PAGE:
Moved March Break causing mixed feelings in parents

·3 min read

School schedules are becoming hard to follow, given how often the province has had to change the program according to the whims of the COVID-19 pandemic. But the recent announcement of postponing March Break to April 12 has some parents celebrating, while others are bristling.

Many local parents, like Suzie Taylor, are glad that kids will be continuing in school for a little longer.

“I have two kids at Quaker Village Public School, one in grade 6 and another in grade 4,” says Taylor. “I think it’s great for our kids safety, not travelling with time off, and my kids do so much better with routine, so waking up and having something to do motivates us all.” Other parents, however, are disappointed that after booking this time off, sometimes months in advance, they have now used up their vacation days.

“I booked off March Break in order to spend with my three children, and my vacation time has to be submitted in January for the entire year,” says parent Crystal James. “I am hoping that I am now able to adjust my request.”

Many think that the break’s date change does not take into account the mental health of the students and educators. In what has been an unusual and often stressful year, many are worried that postponing this break risks wearing down students and teachers. The Association des enseignantes et des enseignants franco-ontariens (AEFO), the Elementary Teachers’ Federation of Ontario (ETFO), the Ontario English Catholic Teachers’ Association (OECTA), and the Ontario Secondary School Teachers’ Federation (OSSTF/FEESO) together released a statement saying that the decision to postpone the break was “reckless and baseless.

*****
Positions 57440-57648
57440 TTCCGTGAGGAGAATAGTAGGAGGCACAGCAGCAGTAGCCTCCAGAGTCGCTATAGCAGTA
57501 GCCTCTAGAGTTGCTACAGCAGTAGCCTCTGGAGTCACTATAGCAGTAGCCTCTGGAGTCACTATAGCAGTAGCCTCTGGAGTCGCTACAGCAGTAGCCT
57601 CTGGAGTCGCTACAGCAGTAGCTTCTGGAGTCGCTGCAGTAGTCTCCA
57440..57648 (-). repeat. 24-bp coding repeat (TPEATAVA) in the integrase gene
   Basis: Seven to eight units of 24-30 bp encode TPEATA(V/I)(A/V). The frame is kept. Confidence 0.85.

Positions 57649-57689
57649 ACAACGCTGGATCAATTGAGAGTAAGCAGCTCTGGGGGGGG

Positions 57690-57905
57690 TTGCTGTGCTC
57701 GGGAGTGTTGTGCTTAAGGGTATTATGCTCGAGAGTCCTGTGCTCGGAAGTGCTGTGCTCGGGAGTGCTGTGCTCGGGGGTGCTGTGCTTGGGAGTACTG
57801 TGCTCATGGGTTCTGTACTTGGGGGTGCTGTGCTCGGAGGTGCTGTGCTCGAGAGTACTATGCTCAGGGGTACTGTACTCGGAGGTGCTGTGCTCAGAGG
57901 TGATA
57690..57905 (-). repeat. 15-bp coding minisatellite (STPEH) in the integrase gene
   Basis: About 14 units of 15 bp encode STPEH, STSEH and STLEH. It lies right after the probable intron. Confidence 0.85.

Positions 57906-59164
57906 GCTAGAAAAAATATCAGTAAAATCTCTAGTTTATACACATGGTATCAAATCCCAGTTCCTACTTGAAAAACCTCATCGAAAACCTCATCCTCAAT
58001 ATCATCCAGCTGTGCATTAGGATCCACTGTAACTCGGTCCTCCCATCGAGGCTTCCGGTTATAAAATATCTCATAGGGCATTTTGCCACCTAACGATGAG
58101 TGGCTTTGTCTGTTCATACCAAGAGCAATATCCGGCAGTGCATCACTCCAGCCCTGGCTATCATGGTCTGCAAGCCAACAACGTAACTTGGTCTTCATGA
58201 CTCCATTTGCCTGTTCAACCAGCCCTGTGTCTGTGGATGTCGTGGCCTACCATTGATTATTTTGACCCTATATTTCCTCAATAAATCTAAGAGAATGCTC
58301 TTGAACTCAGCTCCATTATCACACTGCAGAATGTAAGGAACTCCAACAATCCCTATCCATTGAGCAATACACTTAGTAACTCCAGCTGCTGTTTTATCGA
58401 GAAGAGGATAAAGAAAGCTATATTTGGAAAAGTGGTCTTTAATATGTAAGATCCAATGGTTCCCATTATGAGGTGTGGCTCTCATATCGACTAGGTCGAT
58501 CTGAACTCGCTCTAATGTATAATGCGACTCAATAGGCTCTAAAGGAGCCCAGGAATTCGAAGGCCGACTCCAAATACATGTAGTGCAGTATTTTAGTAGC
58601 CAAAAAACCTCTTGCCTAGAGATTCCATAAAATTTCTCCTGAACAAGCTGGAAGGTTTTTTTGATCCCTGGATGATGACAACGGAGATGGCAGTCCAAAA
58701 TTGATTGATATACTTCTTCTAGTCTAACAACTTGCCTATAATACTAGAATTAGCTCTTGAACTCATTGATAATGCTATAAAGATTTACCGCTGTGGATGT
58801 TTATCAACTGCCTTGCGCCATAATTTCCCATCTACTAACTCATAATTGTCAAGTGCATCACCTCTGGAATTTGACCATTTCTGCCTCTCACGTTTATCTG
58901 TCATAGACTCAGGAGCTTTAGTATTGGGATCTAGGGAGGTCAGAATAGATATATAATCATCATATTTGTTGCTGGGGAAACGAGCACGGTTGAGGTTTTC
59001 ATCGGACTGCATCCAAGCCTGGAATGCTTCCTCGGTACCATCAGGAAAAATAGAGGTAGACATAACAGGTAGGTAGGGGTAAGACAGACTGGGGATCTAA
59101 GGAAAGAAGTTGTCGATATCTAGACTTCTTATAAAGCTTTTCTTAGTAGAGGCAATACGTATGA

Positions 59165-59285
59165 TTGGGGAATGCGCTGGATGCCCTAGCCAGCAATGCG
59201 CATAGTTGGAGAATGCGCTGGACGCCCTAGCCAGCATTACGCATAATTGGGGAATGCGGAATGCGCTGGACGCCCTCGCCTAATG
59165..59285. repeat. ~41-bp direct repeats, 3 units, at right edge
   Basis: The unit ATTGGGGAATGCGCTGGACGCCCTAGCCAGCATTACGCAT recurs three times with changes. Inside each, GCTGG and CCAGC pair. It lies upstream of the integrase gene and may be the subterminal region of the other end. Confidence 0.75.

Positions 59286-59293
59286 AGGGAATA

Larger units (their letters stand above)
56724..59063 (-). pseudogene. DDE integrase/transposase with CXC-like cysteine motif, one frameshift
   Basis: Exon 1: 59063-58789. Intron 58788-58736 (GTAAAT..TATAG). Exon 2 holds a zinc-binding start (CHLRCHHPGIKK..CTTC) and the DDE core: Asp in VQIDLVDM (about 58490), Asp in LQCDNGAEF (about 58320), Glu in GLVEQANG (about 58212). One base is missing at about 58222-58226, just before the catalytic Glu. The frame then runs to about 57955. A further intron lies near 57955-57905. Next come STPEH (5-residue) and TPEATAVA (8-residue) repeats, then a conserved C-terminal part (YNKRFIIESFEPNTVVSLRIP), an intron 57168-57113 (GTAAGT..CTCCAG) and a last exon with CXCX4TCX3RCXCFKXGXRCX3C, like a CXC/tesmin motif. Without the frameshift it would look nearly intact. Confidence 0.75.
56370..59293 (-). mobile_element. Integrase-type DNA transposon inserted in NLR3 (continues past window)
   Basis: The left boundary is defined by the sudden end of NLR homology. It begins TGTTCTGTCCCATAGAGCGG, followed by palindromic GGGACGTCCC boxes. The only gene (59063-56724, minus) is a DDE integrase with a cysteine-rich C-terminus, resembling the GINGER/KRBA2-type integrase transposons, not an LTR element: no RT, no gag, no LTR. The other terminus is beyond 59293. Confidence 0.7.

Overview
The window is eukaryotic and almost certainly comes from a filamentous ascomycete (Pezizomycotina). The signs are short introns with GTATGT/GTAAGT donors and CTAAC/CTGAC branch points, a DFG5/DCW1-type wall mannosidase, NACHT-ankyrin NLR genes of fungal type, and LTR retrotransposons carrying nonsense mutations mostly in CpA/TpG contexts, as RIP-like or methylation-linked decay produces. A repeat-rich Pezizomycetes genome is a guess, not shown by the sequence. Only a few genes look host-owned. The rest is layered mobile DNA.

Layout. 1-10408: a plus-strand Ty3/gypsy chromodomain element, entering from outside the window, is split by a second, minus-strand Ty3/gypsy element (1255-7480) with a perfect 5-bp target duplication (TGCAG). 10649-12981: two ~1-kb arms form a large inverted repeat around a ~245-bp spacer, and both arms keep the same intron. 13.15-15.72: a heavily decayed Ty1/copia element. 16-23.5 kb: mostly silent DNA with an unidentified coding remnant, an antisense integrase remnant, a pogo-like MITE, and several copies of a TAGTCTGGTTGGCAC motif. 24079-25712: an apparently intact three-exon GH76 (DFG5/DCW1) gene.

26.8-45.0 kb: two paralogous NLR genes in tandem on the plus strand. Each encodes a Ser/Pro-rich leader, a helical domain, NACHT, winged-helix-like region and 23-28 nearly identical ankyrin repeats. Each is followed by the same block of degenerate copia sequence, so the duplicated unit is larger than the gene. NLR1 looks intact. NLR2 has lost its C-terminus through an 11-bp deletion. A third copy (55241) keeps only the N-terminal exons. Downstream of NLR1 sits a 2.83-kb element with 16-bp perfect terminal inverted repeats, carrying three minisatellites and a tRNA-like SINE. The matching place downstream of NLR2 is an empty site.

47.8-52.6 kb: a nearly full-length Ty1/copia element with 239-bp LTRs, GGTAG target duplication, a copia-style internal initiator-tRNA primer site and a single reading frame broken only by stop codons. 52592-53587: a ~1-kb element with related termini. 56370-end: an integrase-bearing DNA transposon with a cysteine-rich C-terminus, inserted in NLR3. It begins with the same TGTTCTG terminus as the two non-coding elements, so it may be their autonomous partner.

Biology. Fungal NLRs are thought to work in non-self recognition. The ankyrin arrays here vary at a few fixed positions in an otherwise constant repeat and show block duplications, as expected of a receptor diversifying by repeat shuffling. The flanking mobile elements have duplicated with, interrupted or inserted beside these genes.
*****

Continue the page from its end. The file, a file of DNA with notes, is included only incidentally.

“These are unprecedented times, and this is a much-needed break for students, teachers, education workers, and families who have been under tremendous pressure throughout the COVID-19 pandemic. The government’s decision to postpone March Break does not take into consideration the mental health and wellbeing of those involved,” read a portion of the statement.

Parent Jeannine Laroque says she and her family were really looking forward to this break. “With my virtually learning student we need the break now. We just wanted a rest from the grind. We weren’t planning to travel.”

Laroque also mentioned that as someone who co-parents her child, this last minute change has the potential to be very disrupting. “My child was concerned about the change as to where she would spend her break. Renegotiating an alteration to the parenting plan isn’t always possible and puts single parents in jeopardy of losing more precious time with their children. I’m lucky it won't be affecting my parenting time but that last minute change could have been disastrous”

While many worry that by the time the break rolls around in April, the community will be again in a lockdown, amidst a possible third wave of the virus, Education Minister Lecce said the decision was made based on “the best advice of public health officials” in order to keep students safe and schools open.

When originally announcing the March Break postponement last Thursday, Lecce said the goal of the change was to “limit community transmission” of COVID-19, as the province begins to face an increase in variant cases.

Justyne Edgell, Local Journalism Initiative Reporter, The Uxbridge Cosmos